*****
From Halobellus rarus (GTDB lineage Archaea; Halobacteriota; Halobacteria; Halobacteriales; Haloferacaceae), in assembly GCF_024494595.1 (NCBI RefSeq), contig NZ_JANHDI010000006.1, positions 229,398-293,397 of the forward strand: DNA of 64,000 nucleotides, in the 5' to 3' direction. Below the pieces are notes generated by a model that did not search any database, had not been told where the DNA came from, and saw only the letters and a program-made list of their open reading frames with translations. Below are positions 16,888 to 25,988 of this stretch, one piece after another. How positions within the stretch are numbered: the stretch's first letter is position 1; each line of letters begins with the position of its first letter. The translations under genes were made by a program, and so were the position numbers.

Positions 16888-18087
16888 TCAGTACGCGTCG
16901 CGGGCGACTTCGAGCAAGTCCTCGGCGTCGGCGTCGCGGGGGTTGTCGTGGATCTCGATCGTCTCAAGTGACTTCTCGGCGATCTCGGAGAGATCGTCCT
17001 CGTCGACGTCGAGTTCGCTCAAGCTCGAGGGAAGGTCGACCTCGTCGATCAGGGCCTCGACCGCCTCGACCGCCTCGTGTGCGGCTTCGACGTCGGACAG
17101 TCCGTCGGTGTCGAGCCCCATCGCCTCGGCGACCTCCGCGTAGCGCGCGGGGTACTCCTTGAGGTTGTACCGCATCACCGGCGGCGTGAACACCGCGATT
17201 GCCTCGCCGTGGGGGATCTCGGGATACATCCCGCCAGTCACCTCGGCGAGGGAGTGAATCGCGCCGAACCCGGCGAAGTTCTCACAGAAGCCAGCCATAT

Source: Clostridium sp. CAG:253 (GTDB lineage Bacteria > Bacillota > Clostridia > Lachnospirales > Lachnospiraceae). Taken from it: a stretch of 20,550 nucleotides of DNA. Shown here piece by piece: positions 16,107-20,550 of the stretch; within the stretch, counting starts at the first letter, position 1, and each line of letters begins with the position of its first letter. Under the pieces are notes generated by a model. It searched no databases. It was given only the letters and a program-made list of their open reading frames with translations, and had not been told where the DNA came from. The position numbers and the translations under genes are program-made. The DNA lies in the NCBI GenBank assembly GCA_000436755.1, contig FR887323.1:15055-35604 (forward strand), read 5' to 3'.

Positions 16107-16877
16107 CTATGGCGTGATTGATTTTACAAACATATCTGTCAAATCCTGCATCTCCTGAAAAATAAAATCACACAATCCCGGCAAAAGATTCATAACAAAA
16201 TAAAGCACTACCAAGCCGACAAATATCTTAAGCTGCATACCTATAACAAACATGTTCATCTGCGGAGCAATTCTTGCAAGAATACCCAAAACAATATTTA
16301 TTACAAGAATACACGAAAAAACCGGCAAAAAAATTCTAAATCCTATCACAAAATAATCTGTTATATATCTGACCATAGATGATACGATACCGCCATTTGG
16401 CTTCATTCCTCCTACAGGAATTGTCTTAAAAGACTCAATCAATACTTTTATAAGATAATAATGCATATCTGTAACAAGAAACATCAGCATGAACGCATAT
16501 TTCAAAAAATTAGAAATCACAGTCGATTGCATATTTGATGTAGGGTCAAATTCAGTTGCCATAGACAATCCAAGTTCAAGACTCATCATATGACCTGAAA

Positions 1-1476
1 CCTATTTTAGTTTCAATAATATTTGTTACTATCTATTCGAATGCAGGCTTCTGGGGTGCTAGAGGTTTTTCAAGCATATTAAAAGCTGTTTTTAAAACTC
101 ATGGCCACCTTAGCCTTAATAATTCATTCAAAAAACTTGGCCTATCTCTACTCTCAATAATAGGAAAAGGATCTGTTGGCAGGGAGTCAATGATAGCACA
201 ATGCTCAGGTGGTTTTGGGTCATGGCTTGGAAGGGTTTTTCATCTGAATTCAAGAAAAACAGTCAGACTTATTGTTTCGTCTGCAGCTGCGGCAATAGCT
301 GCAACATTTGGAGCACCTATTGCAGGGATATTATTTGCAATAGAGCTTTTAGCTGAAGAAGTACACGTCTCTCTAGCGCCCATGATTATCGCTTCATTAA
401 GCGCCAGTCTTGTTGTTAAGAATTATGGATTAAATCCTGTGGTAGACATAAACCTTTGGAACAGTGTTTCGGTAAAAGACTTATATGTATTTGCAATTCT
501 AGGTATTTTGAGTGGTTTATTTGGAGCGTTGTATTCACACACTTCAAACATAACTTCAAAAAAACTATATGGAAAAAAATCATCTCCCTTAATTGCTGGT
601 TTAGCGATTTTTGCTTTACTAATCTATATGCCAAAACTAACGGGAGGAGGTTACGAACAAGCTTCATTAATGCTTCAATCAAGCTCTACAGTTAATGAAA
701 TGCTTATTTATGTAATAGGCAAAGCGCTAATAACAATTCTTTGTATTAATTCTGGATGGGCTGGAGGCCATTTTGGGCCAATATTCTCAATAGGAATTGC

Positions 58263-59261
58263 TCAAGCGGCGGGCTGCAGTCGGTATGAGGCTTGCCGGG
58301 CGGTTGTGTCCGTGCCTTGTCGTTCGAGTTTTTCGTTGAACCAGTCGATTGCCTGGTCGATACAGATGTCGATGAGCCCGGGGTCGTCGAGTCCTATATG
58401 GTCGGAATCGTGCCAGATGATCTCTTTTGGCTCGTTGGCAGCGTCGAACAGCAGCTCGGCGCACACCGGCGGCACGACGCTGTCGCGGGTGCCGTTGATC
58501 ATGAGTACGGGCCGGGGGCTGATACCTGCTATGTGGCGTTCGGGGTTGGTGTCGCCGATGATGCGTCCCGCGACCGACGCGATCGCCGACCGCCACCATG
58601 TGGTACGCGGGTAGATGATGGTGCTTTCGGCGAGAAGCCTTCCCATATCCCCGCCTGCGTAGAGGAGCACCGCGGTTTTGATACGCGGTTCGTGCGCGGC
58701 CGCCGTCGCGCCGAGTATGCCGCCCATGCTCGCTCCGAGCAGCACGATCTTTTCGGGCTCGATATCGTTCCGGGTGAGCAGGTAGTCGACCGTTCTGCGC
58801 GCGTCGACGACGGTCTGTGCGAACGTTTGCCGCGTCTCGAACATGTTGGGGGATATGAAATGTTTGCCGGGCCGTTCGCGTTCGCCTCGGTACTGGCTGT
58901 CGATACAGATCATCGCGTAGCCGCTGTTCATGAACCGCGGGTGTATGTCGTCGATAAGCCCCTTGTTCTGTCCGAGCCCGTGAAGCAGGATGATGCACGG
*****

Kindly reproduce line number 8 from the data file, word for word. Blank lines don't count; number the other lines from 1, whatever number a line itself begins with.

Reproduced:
Source: Clostridium sp. CAG:253 (GTDB lineage Bacteria > Bacillota > Clostridia > Lachnospirales > Lachnospiraceae). Taken from it: a stretch of 20,550 nucleotides of DNA. Shown here piece by piece: positions 16,107-20,550 of the stretch; within the stretch, counting starts at the first letter, position 1, and each line of letters begins with the position of its first letter. Under the pieces are notes generated by a model. It searched no databases. It was given only the letters and a program-made list of their open reading frames with translations, and had not been told where the DNA came from. The position numbers and the translations under genes are program-made. The DNA lies in the NCBI GenBank assembly GCA_000436755.1, contig FR887323.1:15055-35604 (forward strand), read 5' to 3'.